Green Matter: First biobased polyamide film offers equal or stronger properties than standard PA
A new polyamide film based on DSM’s bio-based EcoPaXX has been launched by DSM and its development partner, cast-film extruder MF Folien GmbH (Kempten, Germany), with the latter “confident that orders will follow” for a film that exhibits better elongation at break and a higher melting point than standard PA film.
A major manufacturer of polyamide film in Europe, MF Folien has been DSM’s development partner for Eco.PaXX film from the start. According to Rainer Leising, general sales manager at MF Folien, the company has carried out a number of test runs for DSM in the last two years, adding that the film is easy to process, very much like any other PA film.
In 2011, MF Folien was the first company to create samples of 30-µm cast film from EcoPaXX. Since then, samples have also been produced in thicknesses of 40 and 50 µm. “But now we are able to produce large quantities of the new film for our customers,” said Leising. “We have a lot of customers who are currently testing its lamination and printing performance for their end users, and I am confident that orders will follow.” MF Folien, he explains, manufactures the monofilm only: for use in packaging or other applications, it needs to be laminated with another material such as PE, for example.
DSM introduced castor oil-based EcoPaXX in order to meet increasing market demand for high-performance durable biobased engineering plastics. According to DSM, the result is a high-performance resin with a neutral carbon footprint. In other words, the carbon dioxide generated in producing the polymer is offset by the CO2 it absorbs in plant growth. In addition, as the company points out, the castor bean plant does not compete with the food chain.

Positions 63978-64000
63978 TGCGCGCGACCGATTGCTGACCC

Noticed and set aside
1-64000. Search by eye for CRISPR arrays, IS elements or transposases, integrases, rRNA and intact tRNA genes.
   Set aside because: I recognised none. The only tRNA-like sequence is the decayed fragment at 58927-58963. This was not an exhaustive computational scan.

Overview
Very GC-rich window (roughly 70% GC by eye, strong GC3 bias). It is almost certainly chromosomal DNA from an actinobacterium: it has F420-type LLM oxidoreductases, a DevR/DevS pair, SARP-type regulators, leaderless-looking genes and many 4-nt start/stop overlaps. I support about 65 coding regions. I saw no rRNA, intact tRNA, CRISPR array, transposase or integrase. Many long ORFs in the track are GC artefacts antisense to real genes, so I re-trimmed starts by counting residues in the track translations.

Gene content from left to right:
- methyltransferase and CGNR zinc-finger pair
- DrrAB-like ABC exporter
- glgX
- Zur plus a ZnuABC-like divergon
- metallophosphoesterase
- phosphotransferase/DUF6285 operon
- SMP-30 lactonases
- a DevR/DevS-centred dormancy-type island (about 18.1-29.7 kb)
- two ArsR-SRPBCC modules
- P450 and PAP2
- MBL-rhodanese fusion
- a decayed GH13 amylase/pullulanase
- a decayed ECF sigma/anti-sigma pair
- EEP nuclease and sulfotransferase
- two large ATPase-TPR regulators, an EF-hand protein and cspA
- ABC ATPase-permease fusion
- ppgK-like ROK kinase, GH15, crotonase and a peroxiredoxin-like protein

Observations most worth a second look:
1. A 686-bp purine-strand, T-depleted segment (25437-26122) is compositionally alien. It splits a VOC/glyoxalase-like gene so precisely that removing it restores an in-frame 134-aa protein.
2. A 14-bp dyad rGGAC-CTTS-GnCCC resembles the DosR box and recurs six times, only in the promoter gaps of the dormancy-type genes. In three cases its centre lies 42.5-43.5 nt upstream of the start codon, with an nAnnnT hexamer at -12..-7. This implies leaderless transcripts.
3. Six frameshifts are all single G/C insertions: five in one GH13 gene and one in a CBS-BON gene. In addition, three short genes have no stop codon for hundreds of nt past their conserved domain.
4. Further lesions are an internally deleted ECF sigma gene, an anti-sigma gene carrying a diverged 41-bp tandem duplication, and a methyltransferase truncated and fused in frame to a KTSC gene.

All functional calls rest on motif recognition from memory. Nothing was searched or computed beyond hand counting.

How do biobased PA films perform?
With a biobased content of 70%, EcoPAXX PA 410 film certainly has a lower environmental footprint than similar products. Obviously, the next question is, how does its performance compare to “standard” polyamides, such as PA6? According to Leising, the new monofilm compares very well, indeed.
“It has a better functionality: a better elongation at break, a higher melting point and is suitable for use at higher temperatures,” he said, adding that a number of properties, such as chemical and heat resistance, were also superior to those of standard PA6. “Also, the barrier properties are nearly the same,” he said. When fully wet, the oxygen barrier of polyamide 410 is even higher. “One difference compared to, for example, 100% OPA film, is that it is slightly less transparent, with a lower resistance to hazing,” he noted. Potential application areas for the film are in flexible food packaging, building & construction, medical, aviation and shipping.
How much do biobased PA films cost?
One area that offers room for improvement is the price. When asked, a source at DSM said that the company believed that the new film had an attractive price-performance ratio. However, at three- to four times the price of standard PA6, customers are finding it a bit steep. Rainer Leising sees this as a temporary problem. “In my view, this is a product with very high potential. The quantities our customers are currently using are test quantities. As soon as these quantities increase—and they will, I am sure—the price will come down.”